Cameron Buckner of Dixie Cryptid and What If It’s True podcasts has agreed to narrate Bayou Moon. The audiobook, available through Amazon, is scheduled to be out in the spring. Feeling the fatigue of the day on that drive home? Let this story keep your eyes open and your hands glued to the wheel. Or turn down the lights at home and let Cameron’s smooth southern voice send chills down your spine.
Matt Davis was chosen to be our narrator for Redemption. Get ready for his deep, rich voice to carry you out West. There are not many people who still remember the serial radio broadcasts of The Lone Ranger, Red Ryder, or the Cisco Kid, but you can capture a bit of what they were like with the story of Kit Mann and Sheriff Heck Reid brought to life by Matt.
Mann of God, Redemption
By Jack LaFountain
Redemption is my answer to a friend’s request to write her a western novel without a monster. The premise for the story—skeletons from the past that come back to haunt someone had been bumping around in my head before that. The setting and the strictly human antagonist that follow were born of that desire for a different type of supernatural book.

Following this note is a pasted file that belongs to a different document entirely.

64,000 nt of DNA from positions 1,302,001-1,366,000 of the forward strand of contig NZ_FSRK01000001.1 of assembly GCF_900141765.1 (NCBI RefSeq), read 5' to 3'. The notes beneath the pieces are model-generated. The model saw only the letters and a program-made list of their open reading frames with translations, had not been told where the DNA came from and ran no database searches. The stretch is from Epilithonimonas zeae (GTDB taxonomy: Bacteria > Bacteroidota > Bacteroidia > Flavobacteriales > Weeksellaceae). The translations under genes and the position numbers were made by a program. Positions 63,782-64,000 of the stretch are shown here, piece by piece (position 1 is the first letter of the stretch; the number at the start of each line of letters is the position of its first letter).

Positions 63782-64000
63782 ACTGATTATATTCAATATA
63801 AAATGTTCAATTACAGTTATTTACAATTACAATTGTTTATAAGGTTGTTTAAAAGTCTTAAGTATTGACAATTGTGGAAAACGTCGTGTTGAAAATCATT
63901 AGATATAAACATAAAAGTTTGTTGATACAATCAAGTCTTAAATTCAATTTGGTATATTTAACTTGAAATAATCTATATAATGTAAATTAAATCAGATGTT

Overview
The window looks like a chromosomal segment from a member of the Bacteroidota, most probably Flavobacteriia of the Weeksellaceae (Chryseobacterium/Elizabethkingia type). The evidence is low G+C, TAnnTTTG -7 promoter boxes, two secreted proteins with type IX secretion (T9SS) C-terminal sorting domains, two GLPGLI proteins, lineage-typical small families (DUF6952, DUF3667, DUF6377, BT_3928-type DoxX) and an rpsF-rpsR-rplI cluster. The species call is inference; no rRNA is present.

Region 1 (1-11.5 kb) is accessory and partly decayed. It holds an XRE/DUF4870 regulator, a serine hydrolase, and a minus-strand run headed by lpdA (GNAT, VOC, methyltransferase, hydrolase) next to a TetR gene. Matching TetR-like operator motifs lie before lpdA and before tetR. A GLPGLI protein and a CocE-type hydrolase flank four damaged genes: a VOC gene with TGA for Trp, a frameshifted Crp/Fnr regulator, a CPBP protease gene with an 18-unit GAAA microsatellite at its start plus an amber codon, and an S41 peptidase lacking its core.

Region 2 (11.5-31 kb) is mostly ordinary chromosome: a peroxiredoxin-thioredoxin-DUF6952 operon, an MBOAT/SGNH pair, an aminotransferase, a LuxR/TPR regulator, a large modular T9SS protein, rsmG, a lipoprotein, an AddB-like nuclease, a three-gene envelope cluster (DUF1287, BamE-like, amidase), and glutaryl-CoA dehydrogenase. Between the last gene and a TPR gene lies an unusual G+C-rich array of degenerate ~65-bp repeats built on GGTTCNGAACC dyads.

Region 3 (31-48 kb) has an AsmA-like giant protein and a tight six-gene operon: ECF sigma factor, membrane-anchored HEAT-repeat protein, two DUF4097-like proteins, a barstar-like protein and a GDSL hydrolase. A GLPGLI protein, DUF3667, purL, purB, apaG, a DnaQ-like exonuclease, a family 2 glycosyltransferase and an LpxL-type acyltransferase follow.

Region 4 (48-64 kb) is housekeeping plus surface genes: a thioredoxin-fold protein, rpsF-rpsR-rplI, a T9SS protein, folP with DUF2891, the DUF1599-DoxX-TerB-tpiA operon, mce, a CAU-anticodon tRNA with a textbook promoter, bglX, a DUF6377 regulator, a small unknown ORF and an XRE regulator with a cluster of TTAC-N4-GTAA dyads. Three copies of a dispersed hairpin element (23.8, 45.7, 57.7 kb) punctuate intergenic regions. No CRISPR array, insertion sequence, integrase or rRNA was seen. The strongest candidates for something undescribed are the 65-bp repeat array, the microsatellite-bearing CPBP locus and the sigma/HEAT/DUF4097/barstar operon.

Different, but make no mistake about it, still a supernatural story. True personal redemption and the new life it produces defy the laws of nature. For all my monsters, every story is ultimately the battle between good and evil. Sometimes the distinctions between the two are clear. At other times the canvas is gray, blotted with shades and shadows.
Redemption is the story of Rev. Christopher “Kit” Mann. In a drunken stupor the Confederate deserter, and outlaw shoots and kills an unarmed man of the cloth. In his headlong flight from the scene and the law, Mann runs into God.